The International Center for Research on Women (ICRW) is deeply troubled by the United States Supreme Court’s September 2nd decision not to block passage of Texas Senate Bill 8. The new law denies women and all people capable of becoming pregnant1 the constitutional right to an abortion after six weeks of pregnancy—a time by which few even know they are pregnant.
The decision stands in sharp contrast to almost 50 years of legal precedent. The protections that guarantee a pregnant woman’s right to an abortion without government intervention—under the Court’s own decision in Roe v. Wade—are at risk of crumbling. In her dissent, Justice Sonia Sotomayor wrote, “the Act is a breathtaking act of defiance—of the Constitution, of this Court’s precedents, and of the rights of women seeking abortions throughout Texas.”
By not challenging the new law, the Supreme Court has, in essence, opened the door for other states that choose to follow suit. And under the new law, there are no exceptions for cases involving rape or incest. Further, the law empowers—and incentivizes—private citizens, regardless of any connection with a woman trying to get an abortion, to “sue abortion providers and anyone else who helps a woman obtain an abortion — including those who give a woman a ride to a clinic or provide financial assistance to obtain an abortion.” By affording private citizens the right to sue clinics and individuals for “aiding and abetting” abortions performed after the six- week mark, the law, as Chief Justice Roberts explained in his dissenting opinion, is “essentially delegat[ing] enforcement to…the populace at large.”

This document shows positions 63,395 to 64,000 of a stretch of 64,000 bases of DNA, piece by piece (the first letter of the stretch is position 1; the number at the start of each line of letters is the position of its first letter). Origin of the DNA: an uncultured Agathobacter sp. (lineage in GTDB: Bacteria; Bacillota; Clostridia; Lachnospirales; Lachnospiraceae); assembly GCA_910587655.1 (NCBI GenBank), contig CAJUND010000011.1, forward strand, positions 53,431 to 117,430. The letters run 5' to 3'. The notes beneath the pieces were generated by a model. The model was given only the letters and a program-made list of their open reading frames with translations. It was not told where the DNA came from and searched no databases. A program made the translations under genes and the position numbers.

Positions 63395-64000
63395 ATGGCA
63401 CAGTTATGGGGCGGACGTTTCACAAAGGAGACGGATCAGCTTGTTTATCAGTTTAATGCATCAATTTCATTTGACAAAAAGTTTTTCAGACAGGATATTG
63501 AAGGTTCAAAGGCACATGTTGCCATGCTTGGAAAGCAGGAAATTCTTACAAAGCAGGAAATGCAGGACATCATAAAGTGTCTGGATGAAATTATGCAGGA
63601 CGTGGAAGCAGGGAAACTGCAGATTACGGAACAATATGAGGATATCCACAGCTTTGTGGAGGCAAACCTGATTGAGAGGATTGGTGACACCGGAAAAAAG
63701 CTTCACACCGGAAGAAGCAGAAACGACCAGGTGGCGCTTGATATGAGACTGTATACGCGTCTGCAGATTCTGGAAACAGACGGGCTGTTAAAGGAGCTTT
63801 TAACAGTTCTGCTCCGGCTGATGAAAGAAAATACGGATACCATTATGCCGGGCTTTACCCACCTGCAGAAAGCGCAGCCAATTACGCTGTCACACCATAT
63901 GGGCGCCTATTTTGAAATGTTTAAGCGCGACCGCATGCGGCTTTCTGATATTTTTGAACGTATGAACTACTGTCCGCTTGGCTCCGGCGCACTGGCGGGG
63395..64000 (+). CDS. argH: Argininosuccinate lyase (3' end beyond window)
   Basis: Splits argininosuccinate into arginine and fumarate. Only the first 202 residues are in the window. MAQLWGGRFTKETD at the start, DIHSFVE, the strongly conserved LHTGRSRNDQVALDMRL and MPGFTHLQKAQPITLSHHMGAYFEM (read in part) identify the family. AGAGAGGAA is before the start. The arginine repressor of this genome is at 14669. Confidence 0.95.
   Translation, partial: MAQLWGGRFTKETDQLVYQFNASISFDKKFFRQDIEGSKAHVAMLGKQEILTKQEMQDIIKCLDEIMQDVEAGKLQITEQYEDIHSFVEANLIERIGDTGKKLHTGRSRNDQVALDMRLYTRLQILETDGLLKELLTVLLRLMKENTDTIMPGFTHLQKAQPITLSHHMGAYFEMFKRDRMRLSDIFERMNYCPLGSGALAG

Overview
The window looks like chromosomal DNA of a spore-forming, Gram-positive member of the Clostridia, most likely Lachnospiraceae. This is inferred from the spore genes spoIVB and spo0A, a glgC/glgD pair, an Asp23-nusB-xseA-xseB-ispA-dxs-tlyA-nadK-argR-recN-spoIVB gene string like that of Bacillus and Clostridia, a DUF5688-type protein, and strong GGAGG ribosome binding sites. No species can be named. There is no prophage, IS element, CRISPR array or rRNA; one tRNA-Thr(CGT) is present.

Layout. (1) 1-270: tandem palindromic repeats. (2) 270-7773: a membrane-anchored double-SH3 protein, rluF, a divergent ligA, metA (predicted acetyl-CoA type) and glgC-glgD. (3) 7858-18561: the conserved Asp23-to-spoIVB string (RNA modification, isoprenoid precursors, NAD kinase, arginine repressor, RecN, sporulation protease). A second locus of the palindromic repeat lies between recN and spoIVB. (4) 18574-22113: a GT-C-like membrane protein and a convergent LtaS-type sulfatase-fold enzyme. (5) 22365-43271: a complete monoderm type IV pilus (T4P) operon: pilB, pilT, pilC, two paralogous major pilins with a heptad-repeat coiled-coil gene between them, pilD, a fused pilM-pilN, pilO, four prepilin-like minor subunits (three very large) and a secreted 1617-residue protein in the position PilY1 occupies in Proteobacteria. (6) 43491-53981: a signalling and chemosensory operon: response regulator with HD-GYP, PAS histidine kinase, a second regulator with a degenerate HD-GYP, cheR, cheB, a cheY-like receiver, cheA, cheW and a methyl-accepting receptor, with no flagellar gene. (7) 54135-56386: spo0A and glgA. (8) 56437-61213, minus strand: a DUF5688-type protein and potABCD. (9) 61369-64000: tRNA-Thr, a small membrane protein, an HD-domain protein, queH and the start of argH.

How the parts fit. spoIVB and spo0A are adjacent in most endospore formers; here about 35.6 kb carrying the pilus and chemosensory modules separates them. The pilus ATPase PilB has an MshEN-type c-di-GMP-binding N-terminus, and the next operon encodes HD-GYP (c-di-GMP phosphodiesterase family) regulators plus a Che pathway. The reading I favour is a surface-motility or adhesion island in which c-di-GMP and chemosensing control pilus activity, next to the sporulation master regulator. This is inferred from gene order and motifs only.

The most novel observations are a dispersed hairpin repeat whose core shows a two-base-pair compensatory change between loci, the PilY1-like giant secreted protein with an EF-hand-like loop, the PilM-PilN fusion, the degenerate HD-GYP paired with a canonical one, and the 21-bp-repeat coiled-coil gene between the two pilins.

Laws like Texas’, historically, have not prevented abortions; they have only made it more difficult for people to access safe and local clinics that provide comprehensive reproductive health care. According to global research by the Guttmacher Institute and contrary to the held views that restricting access reduces abortions, “the abortion rate is actually higher in countries that restrict abortion access than in those that do not,” and “unintended pregnancy rates are highest in countries that restrict abortion access and lowest in countries where abortion is broadly legal.” The ramifications of this law, as evidence has shown time and again in the U.S. and worldwide, will be far reaching. Proximity and safe protocols are vital to ensure the health and well-being of all people; this law only increases risk.
Roe v. Wade ensured a person’s right to choose would be upheld across the country. The new Texas law is unconstitutional, runs counter to decades of evidence, increases health risks, and imposes state-level restrictions on women’s bodies and reproductive rights.
For 45 years, ICRW has steadfastly defended the right to comprehensive reproductive health care, including abortion, here in the U.S. and around the world. Reproductive rights are human rights. We must do everything in our power to uphold those rights and ensure comprehensive health care is guaranteed to all.
For those interested in learning and doing more, we would encourage you to follow local reproductive justice leaders who are already doing the work in Texas, including @lilithfund, @WholeWomans, @avowtexas, @PPGreaterTX, @RAICESTEXAS.
1. Including cisgender women, queer women, transmasculine and nonbinary people, and all those capable of bearing children.